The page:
- If you can feel the hair strand distinctly between your fingers, you have thick hair.
- If you can just about feel the strand, you have medium hair.
- If you can barely feel the hair, so much that it feels invisible, you have thin hair.
To identify your hair porosity:
Pull out a single hair strand, preferably from the crown of your head. Submerge this strand in a bowl of water.
- If the hair sinks to the bottom, you have high hair porosity
- If the strand of hair floats in between, you have normal porosity
- If the strand floats on the surface, you have low porosity.
To identify your hair elasticity:
For this, your hair needs to be wet. Pull out a strand from the crown of your head and try to stretch it as much as you can.
- If the strand stretches a long way without breaking immediately, it indicates high elasticity.
- If your hair stretches to a little before breaking, it indicates medium elasticity
- If your hair snaps almost immediately after stretching, it shows low hair elasticity
To identify your hair’s oiliness:
Make sure your hair is washed and air-dried overnight. On waking up, press a tissue paper against the scalp, near the crown and behind the ears. Check the tissue paper for oil residue.
- If there is a greasy patch on the tissue, you have greasy hair and a greasy scalp.
- If there is an oil residue only on some places like behind the ears, you have combination hair.
- If there is no oil residue on the tissue, you have dry hair.
To identify your hair’s curl pattern:
Hair Curl pattern is broadly classified into 4 types – straight, wavy, curly and coily/kinky. But due to the wide variations in hair, these are further divided into subcategories, and this categorization has been created by Andre Walker.
Type 1 – Straight Hair
This hair type stays straight and flat from root to tip. It’s quite shiny and feels soft and silky.
- 1A: Hair is soft and cannot hold a curl
- 1B: Hair does not curl but has more volume
- 1C: Hair does not curl and is rather coarse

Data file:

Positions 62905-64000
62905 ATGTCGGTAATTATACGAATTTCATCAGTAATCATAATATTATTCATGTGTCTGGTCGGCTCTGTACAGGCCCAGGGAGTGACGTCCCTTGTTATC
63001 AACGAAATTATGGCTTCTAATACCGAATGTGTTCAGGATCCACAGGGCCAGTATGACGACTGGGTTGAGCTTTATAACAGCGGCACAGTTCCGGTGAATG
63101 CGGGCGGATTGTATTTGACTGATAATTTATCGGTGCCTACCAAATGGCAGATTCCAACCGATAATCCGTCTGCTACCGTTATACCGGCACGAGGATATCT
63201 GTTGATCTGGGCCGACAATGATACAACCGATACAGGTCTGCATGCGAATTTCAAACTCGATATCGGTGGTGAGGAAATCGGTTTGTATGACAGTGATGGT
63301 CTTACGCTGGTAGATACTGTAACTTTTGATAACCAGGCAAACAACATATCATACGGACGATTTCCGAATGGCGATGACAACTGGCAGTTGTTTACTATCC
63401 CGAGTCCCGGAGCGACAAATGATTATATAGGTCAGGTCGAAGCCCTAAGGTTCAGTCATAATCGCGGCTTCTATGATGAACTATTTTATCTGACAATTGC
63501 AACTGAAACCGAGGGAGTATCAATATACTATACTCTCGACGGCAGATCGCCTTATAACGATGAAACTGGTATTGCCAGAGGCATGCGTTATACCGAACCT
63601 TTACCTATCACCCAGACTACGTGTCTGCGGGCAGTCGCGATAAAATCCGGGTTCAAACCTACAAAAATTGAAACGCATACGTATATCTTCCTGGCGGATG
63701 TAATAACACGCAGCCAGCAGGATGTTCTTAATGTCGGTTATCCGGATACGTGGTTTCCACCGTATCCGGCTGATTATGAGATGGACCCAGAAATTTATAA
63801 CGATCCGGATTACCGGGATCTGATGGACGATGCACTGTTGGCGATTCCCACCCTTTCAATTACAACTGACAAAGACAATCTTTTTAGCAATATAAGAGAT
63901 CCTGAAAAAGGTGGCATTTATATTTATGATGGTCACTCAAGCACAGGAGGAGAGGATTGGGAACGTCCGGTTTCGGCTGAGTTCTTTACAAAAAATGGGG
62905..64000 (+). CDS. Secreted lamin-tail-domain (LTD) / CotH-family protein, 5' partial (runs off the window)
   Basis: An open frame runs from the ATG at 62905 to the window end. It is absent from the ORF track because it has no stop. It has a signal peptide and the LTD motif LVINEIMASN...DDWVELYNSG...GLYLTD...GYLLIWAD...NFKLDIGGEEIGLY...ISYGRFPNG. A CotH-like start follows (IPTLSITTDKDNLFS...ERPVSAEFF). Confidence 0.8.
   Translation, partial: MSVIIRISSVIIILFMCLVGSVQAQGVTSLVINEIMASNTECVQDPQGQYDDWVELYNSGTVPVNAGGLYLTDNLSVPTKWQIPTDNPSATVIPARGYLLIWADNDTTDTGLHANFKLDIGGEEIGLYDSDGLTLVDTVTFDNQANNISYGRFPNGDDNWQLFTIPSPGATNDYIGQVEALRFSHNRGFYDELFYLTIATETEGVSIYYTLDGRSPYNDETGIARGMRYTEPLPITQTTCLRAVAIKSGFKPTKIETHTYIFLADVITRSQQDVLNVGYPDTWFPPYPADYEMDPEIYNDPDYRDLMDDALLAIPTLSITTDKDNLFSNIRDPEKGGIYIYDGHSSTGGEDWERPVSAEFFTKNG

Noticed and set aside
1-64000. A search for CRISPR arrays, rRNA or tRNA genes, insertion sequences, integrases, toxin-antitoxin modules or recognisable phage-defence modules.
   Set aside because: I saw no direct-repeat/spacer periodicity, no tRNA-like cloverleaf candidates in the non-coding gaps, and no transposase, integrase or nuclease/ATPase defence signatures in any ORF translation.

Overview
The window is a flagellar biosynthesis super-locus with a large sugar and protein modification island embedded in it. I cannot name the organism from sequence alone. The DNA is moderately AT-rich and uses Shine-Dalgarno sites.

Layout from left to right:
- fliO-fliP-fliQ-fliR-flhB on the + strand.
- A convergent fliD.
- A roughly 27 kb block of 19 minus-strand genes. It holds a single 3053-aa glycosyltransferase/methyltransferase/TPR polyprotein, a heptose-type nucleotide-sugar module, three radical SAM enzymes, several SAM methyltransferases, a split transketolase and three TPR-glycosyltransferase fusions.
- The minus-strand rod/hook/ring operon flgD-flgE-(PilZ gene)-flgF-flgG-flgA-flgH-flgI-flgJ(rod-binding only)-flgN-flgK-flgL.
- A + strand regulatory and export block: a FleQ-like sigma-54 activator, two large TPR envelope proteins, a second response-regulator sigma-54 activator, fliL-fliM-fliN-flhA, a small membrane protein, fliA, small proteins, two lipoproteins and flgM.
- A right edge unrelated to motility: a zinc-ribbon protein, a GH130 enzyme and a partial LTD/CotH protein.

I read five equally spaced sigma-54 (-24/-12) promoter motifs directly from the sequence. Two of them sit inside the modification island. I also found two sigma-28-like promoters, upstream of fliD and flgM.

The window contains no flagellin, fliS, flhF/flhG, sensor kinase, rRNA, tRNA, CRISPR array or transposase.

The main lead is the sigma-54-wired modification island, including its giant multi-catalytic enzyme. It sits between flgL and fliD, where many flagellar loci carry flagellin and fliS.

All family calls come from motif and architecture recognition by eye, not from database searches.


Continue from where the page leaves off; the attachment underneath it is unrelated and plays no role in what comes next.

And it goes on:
Type 2 – Wavy Hair
This hair type is neither straight nor curly, being somewhere in between. There is usually a small curl towards the hair ends and may feel rough to the touch.
- 2A: Hair is wavy, resembling the letter S, and is coarse
- 2B: Hair is often frizzy with a definite wave
- 2C: Hair is very frizzy with thick waves, and is the coarsest of this category
Type 3 – Curly Hair
Curly hair types usually have an ‘S’ pattern in the hair strands. There are definite curls that bounce back after any straightening. Curly hair may be rougher and prone to frizz.
- 3A: Curls are about the same diameter as sidewalk chalk or pretty loose curls
- 3B: Curls are about the same diameter as a sharpie or medium-sized curls
- 3C: Curls are about the same diameter as a pencil or corkscrew curls
Type 4 – Coily/Kinky Hair
Kinky hair consists of tight curls with strands that resemble a ‘Z’ shape. They may look rough but are usually quite soft and bounce back immediately.
- 4A: Curls are very tight, about the same diameter as a needle
- 4B: Curls resemble a zigzag pattern, looking like the letter Z
- 4C: This hair type has a tight zigzag with an uneven pattern
How to choose products for your hair type
Once you’ve identified your hair type, it’s easier to choose products based on your hair type. Most products have the hair type mentioned on it, and you can read the ingredients and make an informed decision. Here are some basic pointers.
- For medium hair elasticity, you need strengthening products like hair masks and hair oils
- With low elasticity hair type, you need to pay special attention, avoiding harsh chemicals and choosing products to strengthen the hair cuticle.
- With thin hair, thickening hair products help to increase the volume
- Those with oily hair need to wash their hair 4 to 5 times a week. Ingredients like clay help to cut down the greasiness
- For dry hair, use products that have a hydrating or moisturizing effect.
- Those with straight hair better avoid thick conditioners that weigh hair down
- With wavy hair, it’s better to use a smoothening product to reduce frizz. Finger styling works best with wavy hair.
- Deep conditioning is great for 2C hair types.
- For curly hair, it’s best to stay away from heat styling and use a t-shirt or microfiber towel to dry hair
- Cleansing conditioners may be a better option for those with 3C hair types
So do you know your hair type now !!